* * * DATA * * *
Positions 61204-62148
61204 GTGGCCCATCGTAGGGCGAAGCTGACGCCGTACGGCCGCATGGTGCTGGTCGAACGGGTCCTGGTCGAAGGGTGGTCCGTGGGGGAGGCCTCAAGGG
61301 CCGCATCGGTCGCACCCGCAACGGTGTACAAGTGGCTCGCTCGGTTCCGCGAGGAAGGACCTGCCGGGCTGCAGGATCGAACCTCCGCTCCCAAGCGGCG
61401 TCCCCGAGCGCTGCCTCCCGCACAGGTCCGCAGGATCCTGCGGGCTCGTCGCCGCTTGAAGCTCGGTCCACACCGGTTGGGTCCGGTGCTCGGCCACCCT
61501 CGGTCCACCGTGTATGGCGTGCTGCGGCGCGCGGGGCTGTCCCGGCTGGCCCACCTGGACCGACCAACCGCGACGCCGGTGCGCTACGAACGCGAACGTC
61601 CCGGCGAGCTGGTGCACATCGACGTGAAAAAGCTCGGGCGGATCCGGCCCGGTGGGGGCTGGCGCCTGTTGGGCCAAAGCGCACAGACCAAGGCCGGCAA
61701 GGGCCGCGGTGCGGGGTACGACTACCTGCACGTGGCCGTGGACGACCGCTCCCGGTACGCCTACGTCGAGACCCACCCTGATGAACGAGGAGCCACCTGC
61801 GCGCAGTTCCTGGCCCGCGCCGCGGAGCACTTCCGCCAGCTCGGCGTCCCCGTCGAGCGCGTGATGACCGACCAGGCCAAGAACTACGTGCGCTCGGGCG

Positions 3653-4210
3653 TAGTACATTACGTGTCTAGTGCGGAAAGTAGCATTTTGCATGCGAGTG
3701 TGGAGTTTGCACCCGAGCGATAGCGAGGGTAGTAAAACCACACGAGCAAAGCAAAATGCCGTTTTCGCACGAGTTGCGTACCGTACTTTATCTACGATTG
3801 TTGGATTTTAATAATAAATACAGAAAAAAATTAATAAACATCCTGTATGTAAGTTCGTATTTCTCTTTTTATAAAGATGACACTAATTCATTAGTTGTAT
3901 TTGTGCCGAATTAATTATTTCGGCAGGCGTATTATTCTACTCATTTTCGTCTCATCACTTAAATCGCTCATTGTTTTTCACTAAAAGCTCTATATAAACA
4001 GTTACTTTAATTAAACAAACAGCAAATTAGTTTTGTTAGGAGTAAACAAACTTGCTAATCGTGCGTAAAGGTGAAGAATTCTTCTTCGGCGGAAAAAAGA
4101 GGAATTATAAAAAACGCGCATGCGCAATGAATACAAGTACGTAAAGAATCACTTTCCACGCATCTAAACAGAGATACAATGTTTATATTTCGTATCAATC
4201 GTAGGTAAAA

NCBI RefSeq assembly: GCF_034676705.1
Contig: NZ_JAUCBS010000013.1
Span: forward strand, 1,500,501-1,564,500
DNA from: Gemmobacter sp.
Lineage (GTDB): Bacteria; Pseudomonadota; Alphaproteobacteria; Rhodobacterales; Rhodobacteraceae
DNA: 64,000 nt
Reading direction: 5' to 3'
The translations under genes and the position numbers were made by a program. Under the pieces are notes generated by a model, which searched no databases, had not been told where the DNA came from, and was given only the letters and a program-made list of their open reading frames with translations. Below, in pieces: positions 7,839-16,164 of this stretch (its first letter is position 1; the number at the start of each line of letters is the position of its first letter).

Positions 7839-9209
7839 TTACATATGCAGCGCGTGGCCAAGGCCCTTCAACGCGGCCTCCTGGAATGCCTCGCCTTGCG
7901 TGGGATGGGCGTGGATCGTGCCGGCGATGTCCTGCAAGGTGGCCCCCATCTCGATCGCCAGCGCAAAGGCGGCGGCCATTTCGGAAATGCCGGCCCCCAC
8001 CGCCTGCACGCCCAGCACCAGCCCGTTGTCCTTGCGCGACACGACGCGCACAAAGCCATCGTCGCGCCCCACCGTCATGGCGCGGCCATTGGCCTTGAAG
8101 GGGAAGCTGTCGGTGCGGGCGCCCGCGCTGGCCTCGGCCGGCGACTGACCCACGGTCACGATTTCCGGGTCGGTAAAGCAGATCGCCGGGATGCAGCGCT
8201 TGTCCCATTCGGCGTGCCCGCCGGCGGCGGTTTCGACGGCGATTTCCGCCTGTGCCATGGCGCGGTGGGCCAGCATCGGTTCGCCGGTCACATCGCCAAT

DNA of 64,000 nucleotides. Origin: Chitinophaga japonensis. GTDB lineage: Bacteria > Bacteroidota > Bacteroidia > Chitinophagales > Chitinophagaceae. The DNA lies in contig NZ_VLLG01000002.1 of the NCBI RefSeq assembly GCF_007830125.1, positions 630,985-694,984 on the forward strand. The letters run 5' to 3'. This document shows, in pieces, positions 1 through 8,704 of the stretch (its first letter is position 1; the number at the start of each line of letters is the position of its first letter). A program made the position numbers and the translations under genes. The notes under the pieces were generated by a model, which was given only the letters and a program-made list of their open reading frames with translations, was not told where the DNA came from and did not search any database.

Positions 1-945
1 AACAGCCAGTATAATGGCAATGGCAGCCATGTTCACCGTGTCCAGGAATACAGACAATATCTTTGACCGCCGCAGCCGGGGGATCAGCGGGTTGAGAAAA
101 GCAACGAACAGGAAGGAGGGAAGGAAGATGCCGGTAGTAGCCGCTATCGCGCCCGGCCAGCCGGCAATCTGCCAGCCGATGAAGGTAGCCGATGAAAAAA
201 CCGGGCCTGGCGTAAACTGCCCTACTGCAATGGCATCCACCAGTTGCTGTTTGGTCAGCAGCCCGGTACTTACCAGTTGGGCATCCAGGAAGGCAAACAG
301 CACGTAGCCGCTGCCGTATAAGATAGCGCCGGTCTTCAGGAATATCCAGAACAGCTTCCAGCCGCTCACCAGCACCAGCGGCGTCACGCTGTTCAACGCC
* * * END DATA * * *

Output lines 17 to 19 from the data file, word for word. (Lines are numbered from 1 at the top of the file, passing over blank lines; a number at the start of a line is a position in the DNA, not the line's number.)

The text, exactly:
NCBI RefSeq assembly: GCF_034676705.1
Contig: NZ_JAUCBS010000013.1
Span: forward strand, 1,500,501-1,564,500